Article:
On the whole, macOS Sierra is a solid update. While new features like Siri are useful from time to time, one of Sierra’s spotlight features is storage management. macOS is making storage optimization easier, but in the process also playing a risky game with your data.
It’s the Desktop and Documents Sync and Optimized Storage features that put your important work documents at risk of being misplaced or deleted. And in true Apple fashion, it all happens in the background so you don’t know about it until it’s already too late.
Desktop and Documents Sync is supposed to keep all the Desktop folders on all your Macs in sync. Optimized Storage is supposed to intelligently free up space by deleting files you don’t need. The problem is they don’t work as advertised.
Did You Turn on Desktop and Documents Sync?
The saga starts as soon as you upgrade to macOS Sierra. Once the install completed and you whizzed through the welcome screens, entering your iCloud password again, turning on Siri, you may have also enabled Desktop and Documents Sync.
The feature automatically backs up and syncs the contents from your Desktop and Documents folders to iCloud Drive. It actually moves both of those folders inside the iCloud Drive directory, replacing the original folders with shortcuts. Once the files are backed up to iCloud, they’re now available in the iCloud Drive app on your iPhone, iPad, or on any other Mac that has the feature enabled. All of that sounds great in theory but there are some real world problems with this.
First, it syncs using iCloud, which is not the most reliable of the cloud backup services out there. Plus, you only get 5 GB space for free. If you hit that limit, the sync stops (the files will still be available locally).
Second, the feature is plagued with weird bugs. Because the real Desktop and Documents folders are now just shortcuts (or links) to the iCloud Drive folder, some apps don’t behave well when your files are stored in there.
Also, there’s a huge problem of maintaining the sync perfectly between two Macs. In some situations, it just fails. Or does weird things.
For example, if you turn on this feature on a second Mac, all the current contents in the Desktop folder will be copied to a new folder and the files and folders from the first Mac will now take over the second Mac’s desktop. For a feature that’s supposed to make your life easier, losing important files is a genuinely scary thing.
Then You’ve Also Turned on Optimized Storage
If you turned on Desktop and Documents Sync, you also turned on the Optimized Storage feature in iCloud. This itself is a confusing feature.
Although it sounds like it, this is not the new storage management tool added in Sierra (although it’s part of it). Optimized Storage stems from a new idea in Sierra: Purgeable Storage. Apple defines some part of the storage as “purgeable,” as in, if the need arises, these sets of files and folders can be deleted from the Mac (as long as they’re backed up to iCloud Drive) to make space for something else, such as a new app install.
When the Optimized Storage feature is turned on, you’ll find a new dashed section in the Storage tool in About This Mac. This tells you how much purgeable storage you have.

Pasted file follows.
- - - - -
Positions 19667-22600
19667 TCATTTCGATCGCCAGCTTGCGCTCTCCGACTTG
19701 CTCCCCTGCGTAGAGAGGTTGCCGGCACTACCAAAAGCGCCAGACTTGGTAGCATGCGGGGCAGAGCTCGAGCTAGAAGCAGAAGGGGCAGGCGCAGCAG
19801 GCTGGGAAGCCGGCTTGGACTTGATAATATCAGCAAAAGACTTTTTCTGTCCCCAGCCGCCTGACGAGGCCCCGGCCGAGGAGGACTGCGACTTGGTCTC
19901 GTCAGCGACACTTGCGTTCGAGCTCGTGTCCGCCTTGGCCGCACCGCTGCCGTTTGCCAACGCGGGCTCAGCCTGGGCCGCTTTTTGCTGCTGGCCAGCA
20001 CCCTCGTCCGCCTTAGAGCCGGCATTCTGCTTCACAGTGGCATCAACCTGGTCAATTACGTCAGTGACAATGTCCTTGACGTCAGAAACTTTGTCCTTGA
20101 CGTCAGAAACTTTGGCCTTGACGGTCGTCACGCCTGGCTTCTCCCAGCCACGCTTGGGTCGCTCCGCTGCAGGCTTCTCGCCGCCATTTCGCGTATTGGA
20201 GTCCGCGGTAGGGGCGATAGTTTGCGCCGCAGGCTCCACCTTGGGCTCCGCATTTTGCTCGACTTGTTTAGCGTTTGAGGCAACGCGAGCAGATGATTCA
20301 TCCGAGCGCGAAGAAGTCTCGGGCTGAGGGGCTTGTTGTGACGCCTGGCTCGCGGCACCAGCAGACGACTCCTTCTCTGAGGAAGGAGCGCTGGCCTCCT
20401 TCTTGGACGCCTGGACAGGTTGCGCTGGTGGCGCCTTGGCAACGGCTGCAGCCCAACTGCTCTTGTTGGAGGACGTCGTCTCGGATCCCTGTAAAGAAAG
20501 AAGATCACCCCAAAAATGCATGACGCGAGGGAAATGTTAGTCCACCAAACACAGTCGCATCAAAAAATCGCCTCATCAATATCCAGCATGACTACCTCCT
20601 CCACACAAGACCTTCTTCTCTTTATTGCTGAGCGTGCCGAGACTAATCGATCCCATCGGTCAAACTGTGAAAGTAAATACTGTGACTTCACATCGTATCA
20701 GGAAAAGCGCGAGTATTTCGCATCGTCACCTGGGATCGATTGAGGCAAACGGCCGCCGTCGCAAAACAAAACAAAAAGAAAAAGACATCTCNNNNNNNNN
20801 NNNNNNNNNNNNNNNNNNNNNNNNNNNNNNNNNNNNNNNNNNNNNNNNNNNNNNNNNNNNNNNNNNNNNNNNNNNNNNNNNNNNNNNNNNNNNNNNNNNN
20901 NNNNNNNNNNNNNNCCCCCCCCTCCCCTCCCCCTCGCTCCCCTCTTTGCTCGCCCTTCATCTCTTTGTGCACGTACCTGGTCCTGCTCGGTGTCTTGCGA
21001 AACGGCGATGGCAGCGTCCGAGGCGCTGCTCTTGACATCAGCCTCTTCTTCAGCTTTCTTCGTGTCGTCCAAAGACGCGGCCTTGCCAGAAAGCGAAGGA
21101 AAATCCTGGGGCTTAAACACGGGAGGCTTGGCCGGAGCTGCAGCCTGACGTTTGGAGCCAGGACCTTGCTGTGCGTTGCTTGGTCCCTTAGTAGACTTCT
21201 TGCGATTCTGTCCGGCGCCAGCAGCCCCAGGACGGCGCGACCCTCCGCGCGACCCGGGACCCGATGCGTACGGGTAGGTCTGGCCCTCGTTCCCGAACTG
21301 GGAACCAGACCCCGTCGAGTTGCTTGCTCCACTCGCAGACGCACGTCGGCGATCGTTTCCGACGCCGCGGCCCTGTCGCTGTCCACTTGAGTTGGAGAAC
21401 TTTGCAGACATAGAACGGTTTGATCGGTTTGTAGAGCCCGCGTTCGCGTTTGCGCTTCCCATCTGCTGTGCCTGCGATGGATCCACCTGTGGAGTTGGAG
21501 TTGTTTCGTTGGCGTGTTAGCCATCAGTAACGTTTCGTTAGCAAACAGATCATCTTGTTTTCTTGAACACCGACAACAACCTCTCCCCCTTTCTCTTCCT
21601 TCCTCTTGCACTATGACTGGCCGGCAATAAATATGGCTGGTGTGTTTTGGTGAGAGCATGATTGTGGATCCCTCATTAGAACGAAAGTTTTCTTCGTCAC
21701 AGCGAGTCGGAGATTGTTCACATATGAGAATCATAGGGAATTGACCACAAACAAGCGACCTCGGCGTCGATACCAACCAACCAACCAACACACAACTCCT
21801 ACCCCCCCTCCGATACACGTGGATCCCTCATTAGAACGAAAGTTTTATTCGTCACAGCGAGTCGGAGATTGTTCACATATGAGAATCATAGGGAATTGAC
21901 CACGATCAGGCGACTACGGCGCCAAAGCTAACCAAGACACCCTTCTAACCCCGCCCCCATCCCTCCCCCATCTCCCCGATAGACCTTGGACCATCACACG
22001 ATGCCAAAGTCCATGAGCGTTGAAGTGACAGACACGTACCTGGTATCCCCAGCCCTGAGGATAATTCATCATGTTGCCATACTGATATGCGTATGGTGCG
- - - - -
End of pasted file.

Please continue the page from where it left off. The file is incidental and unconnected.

This, in theory, is a great feature. The problem is that Apple’s definition of purgeable space is broken and it’s sometimes deleting legitimately useful work files instead.
Jason Snell of Six Colors had his Logic Pro files deleted thanks to this feature. Later, Apple themselves clarified that if you use a professional app, you should not be using this feature. Thanks for the heads up, Apple!
So How Do You Get Out of This Mess?
Cloud still isn’t Apple’s thing. If you’ve decided to turn this feature off (probably the best idea), here’s how to do it.
If you’ve been using Sierra for a couple of weeks, it’s best that you first take a backup of your important files before disabling this feature, especially if you’ve been using this feature on multiple Macs (hey, it’s iCloud, you never know).
Then open System Preferences, select iCloud, and then click on Options next to iCloud Drive.
Now from the top, disable the Desktop and Documents Sync, and from the bottom of the popup, uncheck the Optimized Storage option. That’s it.
Once you click Turn off from the Desktops and Documents sync popup, you’ll immediately be taken to the iCloud Drive folder where you’ll see the Desktop and Documents folder. There’s a reason for that.
Ok, But Where’d My Desktop Go?
When you disable the Desktop and Documents sync feature, the files in the Desktop and Documents folder will vanish (because remember, they were just shortcuts to the real folders now living in iCloud Drive).
But don’t worry, your files and folders are safe. They’re in the Desktop and Documents folders in the iCloud Drive directory. To get them back, you’ll need to manually open those folders and drag the files back to their original place.
How Do You Cloud?
Apple, as I said above, is still not great at cloud computing and iCloud Drive is a proof of that. If you’re already paying for iCloud storage for photo backup, you might be thinking about using iCloud Drive to sync your work documents as well. I would suggest you stick with Dropbox or Google Drive.
Yes, iCloud Drive is getting better, but it still lacks fine control over the syncing process. Plus, there are reliability issues.
Which apps and services do you use to live your life in the cloud? Share with us in the comments below.
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